The American Booksellers Association vs. Amazon
Back in March 2021, the American Booksellers Association (ABA) claimed that Amazon used unfair practices to control the literary industry. Their public brief details Amazon's various practices to defeat competitors, most of which boiled down to what the ABA claims are “exclusionary, anti-competitive pricing schemes” (American Booksellers Association). According to the ABA, Amazon is such a gargantuan corporation that just the online bookselling component of the business “is as large as Standard Oil’s before it was dismantled” (American Booksellers Association). This does not take into account all of the other submarkets that the ABA claims Amazon dominates. As well as this, Amazon’s Kindle and Fire e-readers are “priced at or below cost,” which other booksellers cannot afford to do (American Booksellers Association). This practice aids Amazon in driving out their competition and remaining at the top of the market. The ABA writes that Amazon has driven out other competitors in the past, and are suing due to what they see as predatory actions the company has taken within the online bookselling market.
The ABA eventually ends the brief by calling for Amazon’s dismantlement, a conclusion they reach after over fifteen pages of arguments. Instead of operating under one company, the ABA suggests that Amazon must be “broken up into at least four autonomous companies” that would continue Amazon’s current operations on a smaller scale (American Booksellers Association). Amazon can also stop selling books that promote certain ideologies that the company does not stand for, including racist, sexist, and homophobic schools of thought (American Booksellers Association).
As of May 2021, nothing has happened to deter Amazon’s predatory behavior other than a lawsuit filed against them and the other Big Five publishing houses (Klann). To combat this as much as they can, the ABA promotes books against Amazon, independent booksellers, and information about Amazon’s practices. Many others have joined the conversation, including Dani Blum, a new assistant at the New York Times. She writes that many consumers face the decision between the convenience of Amazon and the ethical dilemma of supporting the company (Blum). To support authors and publishers, Blum suggests that going to virtual events hosted by publishing houses, buying from independent booksellers (physically or online), and visiting websites of lesser-known publishers is the way to go (Blum). A quick Google search can yield several alternatives to the bookselling giant.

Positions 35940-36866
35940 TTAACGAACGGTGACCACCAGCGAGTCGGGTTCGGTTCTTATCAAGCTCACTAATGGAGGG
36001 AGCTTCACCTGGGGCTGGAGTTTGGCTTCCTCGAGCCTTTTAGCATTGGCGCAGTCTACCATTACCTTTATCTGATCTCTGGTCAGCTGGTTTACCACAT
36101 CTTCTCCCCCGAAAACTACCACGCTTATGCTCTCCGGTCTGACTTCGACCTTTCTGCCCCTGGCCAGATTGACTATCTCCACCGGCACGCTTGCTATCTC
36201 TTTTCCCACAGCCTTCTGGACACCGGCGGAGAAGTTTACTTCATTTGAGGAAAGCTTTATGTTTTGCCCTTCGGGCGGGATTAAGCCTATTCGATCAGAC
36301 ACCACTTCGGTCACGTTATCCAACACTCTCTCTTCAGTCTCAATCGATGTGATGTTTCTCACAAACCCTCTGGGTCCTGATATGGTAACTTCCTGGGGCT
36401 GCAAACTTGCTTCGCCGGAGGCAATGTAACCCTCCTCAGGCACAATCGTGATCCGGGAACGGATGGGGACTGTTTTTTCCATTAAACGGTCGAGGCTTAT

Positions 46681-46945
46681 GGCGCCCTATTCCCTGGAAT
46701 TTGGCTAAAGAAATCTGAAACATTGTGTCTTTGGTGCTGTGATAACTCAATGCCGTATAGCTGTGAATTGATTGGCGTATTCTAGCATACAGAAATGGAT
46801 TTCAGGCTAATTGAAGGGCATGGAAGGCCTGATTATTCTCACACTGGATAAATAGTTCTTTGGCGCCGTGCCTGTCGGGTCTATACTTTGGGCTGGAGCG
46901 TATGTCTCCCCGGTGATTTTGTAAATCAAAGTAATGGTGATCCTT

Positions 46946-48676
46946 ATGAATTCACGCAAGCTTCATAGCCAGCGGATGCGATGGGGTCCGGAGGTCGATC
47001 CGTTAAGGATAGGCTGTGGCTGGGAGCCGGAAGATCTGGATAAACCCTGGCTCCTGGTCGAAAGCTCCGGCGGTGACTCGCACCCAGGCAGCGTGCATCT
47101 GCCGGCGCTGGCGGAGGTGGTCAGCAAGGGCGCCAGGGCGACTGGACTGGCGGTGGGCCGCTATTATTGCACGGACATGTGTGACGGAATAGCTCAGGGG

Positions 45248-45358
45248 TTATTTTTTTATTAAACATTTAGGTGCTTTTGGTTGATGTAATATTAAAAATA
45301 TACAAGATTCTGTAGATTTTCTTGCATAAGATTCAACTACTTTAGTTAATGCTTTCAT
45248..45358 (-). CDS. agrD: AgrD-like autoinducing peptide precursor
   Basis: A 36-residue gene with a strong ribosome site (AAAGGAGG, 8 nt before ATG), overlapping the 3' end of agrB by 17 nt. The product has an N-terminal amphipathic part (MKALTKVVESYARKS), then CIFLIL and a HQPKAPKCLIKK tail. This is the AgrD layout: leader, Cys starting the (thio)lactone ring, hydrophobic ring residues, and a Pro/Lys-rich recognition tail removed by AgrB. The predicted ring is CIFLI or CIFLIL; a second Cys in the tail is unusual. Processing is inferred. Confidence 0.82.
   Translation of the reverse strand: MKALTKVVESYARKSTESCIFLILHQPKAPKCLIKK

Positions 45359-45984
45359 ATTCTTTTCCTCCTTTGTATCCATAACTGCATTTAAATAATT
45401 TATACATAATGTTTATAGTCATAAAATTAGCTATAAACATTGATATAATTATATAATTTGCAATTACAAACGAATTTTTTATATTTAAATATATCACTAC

If Amazon were to be broken into smaller groups, independent bookstores would unquestionably do better. Nina Barrett, the owner of Bookends & Beginnings and “the single named plaintiff” on the Amazon/Big Five Lawsuit, says that Amazon is “devaluing” the work of independent booksellers by essentially monopolizing the bookselling industry (Aizin). However, if the independent booksellers were to win this lawsuit, Barrett points out that customer will not only be buying a book at their store but “ you got the experience of seeing all these other books you may not have seen elsewhere and you got to spend a lovely afternoon with your best friend” (Aizin). Hopefully, independent booksellers will be able to come out of this lawsuit with more money to finance the experiences they provide to their customers as well as preserving the integrity of authors’ works everywhere.
Aizin, Rebecca. “Nina Barrett vs. Amazon.” Chicago Reader, Chicago Reader, 19 May 2021,
American Booksellers Association Advocacy Division. “American Monopoly: Amazon’s Anti-Competitive Behavior Is in Violation of Antitrust Laws .” Bookweb.org, 2021,
Blum, Dani. “Where Should You Buy Your Books?” The New York Times, The New York Times, 30 Apr. 2021, Klann, Ashley. “Hagens Berman: Booksellers Sue Amazon and Big Five Publishers for Alleged Monopoly Price-Fixing the U.S. Print Book Market.” Business Wire, 25 Mar. 2021,